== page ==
That “change of coverage” was also notable in the recent official visit by Israeli President Reuven Rivlin and his meetings with Tsipras and other Greek officials. In the meetings, Rivlin complained of Palestinian obstinacy and refusal to return to the “peace process,” thus causing a “serious crisis.” Greece’s “radical left” leader said little to challenge Rivlin’s falsehoods.
Greece was not always this way, of course. Who could forget Andreas Papandreou, the late Greek leader who gave the Palestine Liberation Organization (PLO) diplomatic status in 1981 and stood by Palestinians despite American and Israeli threats? It is that generation that Tzogopoulos and his ilk would like to be gone forever and replaced by morally flexible leaders like Tsipras. However, signing off to join an Israel-led economic and military alliance in an area replete with conflict is a terribly irresponsible move, even for politically inexperienced and opportunistic politicians.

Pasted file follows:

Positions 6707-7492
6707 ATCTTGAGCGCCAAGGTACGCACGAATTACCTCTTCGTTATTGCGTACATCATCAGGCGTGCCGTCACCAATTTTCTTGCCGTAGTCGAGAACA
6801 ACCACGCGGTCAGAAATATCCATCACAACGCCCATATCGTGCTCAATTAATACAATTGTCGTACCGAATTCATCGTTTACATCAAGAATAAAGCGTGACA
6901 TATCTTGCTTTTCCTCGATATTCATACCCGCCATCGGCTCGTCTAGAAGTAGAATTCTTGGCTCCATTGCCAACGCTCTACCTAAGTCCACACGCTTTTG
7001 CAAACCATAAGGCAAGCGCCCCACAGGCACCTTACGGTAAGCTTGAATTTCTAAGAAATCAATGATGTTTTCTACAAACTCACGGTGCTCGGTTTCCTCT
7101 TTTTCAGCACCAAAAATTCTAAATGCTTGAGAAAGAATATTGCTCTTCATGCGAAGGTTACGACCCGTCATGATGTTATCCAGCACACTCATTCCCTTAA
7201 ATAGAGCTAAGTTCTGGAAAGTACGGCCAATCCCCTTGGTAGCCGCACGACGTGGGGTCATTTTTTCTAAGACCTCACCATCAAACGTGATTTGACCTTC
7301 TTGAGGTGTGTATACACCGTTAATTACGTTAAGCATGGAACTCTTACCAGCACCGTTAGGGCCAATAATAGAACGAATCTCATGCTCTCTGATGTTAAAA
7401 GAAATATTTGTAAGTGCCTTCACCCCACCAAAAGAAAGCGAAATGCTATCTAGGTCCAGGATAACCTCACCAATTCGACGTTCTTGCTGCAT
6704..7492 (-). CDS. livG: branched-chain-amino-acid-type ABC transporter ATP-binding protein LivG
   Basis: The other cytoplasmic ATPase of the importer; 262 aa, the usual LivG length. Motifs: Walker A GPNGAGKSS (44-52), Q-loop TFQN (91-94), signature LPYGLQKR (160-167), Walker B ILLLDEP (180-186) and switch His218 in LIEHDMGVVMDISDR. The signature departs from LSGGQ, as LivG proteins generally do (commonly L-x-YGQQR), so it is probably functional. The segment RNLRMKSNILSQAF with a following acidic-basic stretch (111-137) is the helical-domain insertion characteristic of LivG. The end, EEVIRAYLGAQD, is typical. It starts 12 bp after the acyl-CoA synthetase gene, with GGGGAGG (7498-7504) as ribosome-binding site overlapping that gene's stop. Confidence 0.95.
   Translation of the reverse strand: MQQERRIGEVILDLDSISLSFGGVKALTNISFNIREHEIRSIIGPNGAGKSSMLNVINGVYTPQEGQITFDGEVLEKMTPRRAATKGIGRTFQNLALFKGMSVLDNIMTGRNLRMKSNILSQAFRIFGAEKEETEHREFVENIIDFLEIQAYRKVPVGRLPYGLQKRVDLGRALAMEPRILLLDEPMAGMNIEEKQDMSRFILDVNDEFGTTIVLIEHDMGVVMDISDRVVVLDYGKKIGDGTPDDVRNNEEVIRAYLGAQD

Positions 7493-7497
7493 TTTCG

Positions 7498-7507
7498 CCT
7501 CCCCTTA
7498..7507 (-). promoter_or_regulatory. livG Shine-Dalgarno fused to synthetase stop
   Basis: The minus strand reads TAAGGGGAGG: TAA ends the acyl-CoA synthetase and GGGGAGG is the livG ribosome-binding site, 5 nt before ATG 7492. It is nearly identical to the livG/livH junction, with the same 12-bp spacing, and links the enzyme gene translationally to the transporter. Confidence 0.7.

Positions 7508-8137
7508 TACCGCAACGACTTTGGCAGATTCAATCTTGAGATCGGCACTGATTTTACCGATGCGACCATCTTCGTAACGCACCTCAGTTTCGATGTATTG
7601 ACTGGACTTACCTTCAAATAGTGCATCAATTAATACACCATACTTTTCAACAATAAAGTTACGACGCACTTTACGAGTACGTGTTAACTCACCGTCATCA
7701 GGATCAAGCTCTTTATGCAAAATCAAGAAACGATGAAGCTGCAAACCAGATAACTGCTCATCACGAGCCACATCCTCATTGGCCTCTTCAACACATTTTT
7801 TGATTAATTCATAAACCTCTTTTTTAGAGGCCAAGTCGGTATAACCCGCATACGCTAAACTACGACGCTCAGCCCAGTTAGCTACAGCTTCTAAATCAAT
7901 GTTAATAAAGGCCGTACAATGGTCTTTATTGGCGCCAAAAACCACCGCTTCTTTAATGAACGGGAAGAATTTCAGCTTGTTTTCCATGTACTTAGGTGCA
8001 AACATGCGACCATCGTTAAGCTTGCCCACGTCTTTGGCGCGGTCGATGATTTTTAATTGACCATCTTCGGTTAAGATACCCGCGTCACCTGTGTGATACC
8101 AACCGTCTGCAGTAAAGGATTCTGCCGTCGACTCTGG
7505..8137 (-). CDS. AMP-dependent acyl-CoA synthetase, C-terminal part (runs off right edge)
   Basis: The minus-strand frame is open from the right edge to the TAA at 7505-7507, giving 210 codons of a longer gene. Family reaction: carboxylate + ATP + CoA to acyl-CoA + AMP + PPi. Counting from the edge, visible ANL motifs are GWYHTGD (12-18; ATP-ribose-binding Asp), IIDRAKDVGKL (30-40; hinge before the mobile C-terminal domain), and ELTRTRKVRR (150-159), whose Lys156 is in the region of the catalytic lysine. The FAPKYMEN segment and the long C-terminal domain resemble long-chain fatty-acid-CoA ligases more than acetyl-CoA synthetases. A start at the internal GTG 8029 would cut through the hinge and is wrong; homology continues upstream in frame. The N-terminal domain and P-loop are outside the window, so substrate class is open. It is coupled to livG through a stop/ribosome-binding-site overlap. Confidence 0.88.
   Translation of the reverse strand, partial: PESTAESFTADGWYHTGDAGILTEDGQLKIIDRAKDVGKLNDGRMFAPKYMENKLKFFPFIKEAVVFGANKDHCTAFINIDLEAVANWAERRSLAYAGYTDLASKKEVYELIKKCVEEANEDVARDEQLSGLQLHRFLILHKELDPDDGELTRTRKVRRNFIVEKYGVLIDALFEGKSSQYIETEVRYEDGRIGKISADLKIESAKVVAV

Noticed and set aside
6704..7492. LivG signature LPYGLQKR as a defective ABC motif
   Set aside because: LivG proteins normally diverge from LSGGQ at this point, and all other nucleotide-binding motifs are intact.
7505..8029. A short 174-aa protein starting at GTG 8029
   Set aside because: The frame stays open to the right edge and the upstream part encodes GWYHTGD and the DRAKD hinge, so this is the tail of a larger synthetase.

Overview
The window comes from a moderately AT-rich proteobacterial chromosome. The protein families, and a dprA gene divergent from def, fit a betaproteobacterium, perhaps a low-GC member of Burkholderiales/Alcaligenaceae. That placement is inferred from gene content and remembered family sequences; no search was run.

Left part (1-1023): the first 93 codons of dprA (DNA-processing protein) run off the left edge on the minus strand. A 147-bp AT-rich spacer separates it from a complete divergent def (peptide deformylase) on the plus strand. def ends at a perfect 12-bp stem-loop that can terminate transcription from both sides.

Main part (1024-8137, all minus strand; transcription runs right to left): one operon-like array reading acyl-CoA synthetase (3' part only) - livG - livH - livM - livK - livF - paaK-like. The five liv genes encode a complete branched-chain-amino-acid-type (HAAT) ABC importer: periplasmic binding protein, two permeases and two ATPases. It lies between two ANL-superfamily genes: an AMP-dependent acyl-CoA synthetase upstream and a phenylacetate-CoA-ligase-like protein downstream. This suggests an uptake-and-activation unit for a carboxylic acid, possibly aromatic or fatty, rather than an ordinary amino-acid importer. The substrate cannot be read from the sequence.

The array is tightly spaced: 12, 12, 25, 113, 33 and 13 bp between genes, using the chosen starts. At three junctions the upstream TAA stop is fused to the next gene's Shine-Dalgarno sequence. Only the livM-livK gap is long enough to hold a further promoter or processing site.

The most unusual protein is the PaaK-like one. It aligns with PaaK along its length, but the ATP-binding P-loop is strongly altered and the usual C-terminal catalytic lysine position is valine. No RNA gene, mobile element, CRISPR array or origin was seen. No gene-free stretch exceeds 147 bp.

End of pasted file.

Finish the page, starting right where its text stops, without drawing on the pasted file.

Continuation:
For Greece to be the “strong arm of imperialism in the region” — as described by Savas Michael-Matsas, the leader of the socialist Workers’ Revolutionary Party in Greece — is “completely stupid” as it will, in the long run, bring “catastrophic results for (the) Greek people.” Tsipras, however, seems incapable of looking that far ahead.